Thursday, May 21, 2015

Haiku - 8 (Haiku continued part 2)

                                                                    [Matsuo Basho (1644-1694)]

I'm halfway through this book [R.H.Blyth – Haiku – Volume 1], so actually I could zap through the chief haiku of this book, according to about twenty years of reading and re-reading, before we're done.
Do most of you know these particular ones?  Is there anybody that knows these already?

Student 1:  Yes.
Student 2:  Yeah, some of them.

AG:  Some?  From these translations?

Student 1:  (Some)

AG:  (But) the vast majority (doesn't) - so I'd really like to [continue]. Because they're so dear, so perfect crystal clear.  [These are the] precious ones and they're part of the vocabulary of Gary Snyder and Philip Whalen, (Jack) Kerouac, myself, and many other people. I'd like to lay these all out because they're part of the basic armamentarium of modern poetry -- at least among the San Francisco Buddhist-influence school -- and appropriate to our sitting silent listening.  (So), page 205 - Have you heard these at all?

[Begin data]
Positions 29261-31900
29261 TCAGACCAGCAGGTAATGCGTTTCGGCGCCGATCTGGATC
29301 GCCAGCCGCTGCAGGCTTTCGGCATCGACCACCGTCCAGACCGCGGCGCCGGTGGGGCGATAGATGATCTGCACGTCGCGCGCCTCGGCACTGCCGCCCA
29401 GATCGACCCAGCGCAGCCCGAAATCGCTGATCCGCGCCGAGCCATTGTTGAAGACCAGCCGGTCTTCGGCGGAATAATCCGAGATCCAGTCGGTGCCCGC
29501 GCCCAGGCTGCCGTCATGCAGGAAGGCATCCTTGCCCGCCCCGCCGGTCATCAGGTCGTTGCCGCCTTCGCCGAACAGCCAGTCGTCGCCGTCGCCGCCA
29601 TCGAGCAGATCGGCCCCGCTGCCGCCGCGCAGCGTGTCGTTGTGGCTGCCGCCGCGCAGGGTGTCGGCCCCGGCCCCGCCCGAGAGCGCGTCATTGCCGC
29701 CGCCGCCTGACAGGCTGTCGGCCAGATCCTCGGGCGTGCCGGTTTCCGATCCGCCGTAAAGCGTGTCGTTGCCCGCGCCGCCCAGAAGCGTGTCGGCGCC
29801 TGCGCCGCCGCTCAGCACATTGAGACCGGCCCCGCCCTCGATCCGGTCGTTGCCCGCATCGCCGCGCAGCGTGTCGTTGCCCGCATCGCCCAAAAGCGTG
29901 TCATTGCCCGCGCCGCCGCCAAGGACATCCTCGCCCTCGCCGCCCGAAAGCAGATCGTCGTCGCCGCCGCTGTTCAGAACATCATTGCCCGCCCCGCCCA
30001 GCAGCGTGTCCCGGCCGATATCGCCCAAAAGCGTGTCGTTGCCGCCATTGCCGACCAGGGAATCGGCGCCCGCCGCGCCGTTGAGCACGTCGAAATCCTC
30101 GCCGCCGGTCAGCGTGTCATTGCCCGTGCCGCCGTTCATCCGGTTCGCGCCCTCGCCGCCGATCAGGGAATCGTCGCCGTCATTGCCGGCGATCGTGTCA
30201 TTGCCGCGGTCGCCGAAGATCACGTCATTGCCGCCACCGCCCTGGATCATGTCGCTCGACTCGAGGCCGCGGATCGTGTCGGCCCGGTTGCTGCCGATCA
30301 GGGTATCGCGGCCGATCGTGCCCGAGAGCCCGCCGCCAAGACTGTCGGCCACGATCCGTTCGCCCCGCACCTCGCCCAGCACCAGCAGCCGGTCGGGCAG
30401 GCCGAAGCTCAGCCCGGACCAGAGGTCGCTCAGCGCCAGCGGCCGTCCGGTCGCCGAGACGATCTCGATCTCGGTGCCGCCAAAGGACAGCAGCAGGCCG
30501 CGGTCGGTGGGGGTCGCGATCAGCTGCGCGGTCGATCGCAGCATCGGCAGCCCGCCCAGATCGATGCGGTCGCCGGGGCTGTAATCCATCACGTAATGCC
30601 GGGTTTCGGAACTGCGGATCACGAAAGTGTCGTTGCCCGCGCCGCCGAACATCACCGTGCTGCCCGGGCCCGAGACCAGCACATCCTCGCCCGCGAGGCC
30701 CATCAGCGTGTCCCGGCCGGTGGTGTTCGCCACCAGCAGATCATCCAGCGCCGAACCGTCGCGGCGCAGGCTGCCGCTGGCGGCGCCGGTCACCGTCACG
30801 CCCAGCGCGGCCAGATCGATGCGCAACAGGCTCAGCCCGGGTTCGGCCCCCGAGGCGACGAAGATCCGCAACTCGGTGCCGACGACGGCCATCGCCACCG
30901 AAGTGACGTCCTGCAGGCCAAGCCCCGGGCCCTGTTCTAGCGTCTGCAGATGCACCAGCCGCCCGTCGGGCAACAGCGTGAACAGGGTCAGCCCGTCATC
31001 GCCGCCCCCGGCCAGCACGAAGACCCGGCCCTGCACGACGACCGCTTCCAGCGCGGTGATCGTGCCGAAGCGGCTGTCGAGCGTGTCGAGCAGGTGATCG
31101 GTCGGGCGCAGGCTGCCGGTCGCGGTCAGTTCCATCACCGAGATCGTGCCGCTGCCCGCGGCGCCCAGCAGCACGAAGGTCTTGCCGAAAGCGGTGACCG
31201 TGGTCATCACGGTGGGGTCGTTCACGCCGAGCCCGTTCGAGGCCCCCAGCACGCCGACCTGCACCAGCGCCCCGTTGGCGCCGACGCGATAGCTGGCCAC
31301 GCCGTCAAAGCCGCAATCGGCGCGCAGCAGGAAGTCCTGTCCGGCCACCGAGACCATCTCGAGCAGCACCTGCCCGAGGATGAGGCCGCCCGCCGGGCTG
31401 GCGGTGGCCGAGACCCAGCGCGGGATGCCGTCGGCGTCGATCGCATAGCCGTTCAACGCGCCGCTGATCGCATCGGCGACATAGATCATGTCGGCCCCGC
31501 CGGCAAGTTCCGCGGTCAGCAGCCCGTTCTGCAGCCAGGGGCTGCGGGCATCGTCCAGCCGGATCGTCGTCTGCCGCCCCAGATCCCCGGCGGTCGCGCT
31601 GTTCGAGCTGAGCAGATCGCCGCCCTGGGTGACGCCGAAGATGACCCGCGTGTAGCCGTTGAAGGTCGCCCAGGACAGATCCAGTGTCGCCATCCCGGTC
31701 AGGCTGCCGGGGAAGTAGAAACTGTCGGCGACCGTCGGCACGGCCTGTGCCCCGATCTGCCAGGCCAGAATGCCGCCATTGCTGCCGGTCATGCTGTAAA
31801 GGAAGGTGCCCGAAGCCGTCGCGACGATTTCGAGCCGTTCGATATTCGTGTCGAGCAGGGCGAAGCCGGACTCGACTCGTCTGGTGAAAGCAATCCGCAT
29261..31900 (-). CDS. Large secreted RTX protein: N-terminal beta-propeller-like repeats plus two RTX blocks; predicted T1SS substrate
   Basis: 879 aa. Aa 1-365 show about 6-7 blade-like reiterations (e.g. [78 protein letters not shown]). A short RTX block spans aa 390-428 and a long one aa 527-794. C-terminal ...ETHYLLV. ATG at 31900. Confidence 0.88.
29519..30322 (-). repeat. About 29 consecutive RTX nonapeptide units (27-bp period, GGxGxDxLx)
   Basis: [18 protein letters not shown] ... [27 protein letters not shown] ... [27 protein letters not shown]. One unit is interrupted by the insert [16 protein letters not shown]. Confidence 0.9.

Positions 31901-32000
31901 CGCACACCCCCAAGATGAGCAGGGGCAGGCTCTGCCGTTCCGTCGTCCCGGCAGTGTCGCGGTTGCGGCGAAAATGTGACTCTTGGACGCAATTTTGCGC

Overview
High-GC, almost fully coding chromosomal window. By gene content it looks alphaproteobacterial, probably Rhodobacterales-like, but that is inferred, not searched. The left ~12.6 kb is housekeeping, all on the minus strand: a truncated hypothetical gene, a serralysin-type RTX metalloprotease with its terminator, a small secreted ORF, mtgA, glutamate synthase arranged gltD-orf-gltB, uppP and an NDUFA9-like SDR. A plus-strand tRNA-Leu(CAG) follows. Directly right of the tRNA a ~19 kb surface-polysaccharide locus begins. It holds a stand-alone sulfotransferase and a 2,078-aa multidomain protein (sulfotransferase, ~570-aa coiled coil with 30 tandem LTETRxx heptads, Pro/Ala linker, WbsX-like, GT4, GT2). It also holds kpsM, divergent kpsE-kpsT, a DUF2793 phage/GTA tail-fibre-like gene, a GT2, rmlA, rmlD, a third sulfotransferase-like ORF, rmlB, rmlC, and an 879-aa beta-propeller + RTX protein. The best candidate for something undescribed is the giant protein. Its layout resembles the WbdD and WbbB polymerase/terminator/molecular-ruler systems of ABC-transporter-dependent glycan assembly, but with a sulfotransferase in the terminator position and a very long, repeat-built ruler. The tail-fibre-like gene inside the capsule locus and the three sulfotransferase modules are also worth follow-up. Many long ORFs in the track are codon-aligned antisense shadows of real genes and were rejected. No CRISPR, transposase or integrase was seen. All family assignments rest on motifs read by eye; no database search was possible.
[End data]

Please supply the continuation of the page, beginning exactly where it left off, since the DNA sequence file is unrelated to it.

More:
Student 2 :  Some of them.

AG:  Well, this is a terrific [one].  This one is one of the central ones of all:

How admirable
he who doesn't think life is fleeting
when he sees the lightning.

How admirable/he who doesn't think life is fleeting/when he sees the lightning.

That's always been, for me, one of the best reference points for cutting off conceptual blather.

This for space, as well as silliness.  That it's looseness of mind -- a fine silliness, or humor of a kind.

A handle on the moon
what a splendid fan.

That is putting up a handle -  A handle on the moon/what a splendid fan.

The women planting the rice.
Everything about them dirty
except their song.

Having slept,
the cat gets up and with great yawns
goes out lovemaking

The next few will be those I read to those who met with me in the credit course. 

Asking the way
all the bamboo hats
move together.

          [Tsukioka Yoshitoshi (1839-1892) -  from "32 Aspects of Customs and Manners" - Looking Suitable (1888)]

The fan seller
pulled one out
showing how to fan oneself.